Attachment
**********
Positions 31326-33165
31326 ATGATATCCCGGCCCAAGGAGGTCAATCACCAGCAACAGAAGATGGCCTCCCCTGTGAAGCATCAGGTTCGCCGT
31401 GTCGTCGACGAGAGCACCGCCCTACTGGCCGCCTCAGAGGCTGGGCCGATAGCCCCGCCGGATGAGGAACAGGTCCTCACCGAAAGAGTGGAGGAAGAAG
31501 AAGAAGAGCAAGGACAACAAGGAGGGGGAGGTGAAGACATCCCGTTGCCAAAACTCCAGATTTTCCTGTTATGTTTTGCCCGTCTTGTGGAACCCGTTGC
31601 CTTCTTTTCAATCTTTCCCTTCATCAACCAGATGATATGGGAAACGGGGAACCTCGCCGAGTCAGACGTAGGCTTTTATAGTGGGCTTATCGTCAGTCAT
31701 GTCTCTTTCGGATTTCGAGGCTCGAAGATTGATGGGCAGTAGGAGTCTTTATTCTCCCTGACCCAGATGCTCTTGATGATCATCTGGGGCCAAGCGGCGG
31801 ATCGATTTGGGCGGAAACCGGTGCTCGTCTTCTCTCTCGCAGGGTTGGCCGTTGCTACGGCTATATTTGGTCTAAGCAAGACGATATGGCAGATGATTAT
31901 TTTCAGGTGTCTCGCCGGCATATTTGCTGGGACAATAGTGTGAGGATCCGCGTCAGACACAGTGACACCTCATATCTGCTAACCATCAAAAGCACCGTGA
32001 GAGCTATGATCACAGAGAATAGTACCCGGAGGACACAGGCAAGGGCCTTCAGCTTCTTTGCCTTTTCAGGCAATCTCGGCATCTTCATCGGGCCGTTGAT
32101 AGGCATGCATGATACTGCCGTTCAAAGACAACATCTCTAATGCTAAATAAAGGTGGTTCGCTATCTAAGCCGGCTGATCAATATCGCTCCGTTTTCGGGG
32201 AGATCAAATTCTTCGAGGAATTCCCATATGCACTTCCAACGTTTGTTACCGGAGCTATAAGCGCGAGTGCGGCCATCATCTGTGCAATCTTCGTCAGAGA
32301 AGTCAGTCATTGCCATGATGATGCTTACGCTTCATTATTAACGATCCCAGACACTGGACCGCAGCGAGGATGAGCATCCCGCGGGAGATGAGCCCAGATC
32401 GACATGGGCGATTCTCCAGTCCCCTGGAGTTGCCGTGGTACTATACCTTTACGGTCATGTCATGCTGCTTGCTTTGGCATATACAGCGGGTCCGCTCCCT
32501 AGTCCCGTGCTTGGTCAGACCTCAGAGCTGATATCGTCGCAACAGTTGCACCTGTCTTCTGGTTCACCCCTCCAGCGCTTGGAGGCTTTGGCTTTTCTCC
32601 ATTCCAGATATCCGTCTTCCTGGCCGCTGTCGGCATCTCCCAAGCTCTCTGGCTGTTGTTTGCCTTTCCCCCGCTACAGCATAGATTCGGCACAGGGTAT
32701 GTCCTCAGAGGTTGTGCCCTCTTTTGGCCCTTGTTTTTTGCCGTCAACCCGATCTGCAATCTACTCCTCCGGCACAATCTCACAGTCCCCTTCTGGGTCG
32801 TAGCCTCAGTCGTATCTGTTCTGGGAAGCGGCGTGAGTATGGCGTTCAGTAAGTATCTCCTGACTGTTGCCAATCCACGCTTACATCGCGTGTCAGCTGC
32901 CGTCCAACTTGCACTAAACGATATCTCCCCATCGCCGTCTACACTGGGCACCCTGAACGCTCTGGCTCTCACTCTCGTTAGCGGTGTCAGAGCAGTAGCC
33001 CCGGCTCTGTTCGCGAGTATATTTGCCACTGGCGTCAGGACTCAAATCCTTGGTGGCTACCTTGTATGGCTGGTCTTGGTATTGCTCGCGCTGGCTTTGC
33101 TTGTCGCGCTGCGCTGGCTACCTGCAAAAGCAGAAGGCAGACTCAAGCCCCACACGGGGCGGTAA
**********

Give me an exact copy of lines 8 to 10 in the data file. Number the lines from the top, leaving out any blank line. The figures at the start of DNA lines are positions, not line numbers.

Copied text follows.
31901 TTTCAGGTGTCTCGCCGGCATATTTGCTGGGACAATAGTGTGAGGATCCGCGTCAGACACAGTGACACCTCATATCTGCTAACCATCAAAAGCACCGTGA
32001 GAGCTATGATCACAGAGAATAGTACCCGGAGGACACAGGCAAGGGCCTTCAGCTTCTTTGCCTTTTCAGGCAATCTCGGCATCTTCATCGGGCCGTTGAT
32101 AGGCATGCATGATACTGCCGTTCAAAGACAACATCTCTAATGCTAAATAAAGGTGGTTCGCTATCTAAGCCGGCTGATCAATATCGCTCCGTTTTCGGGG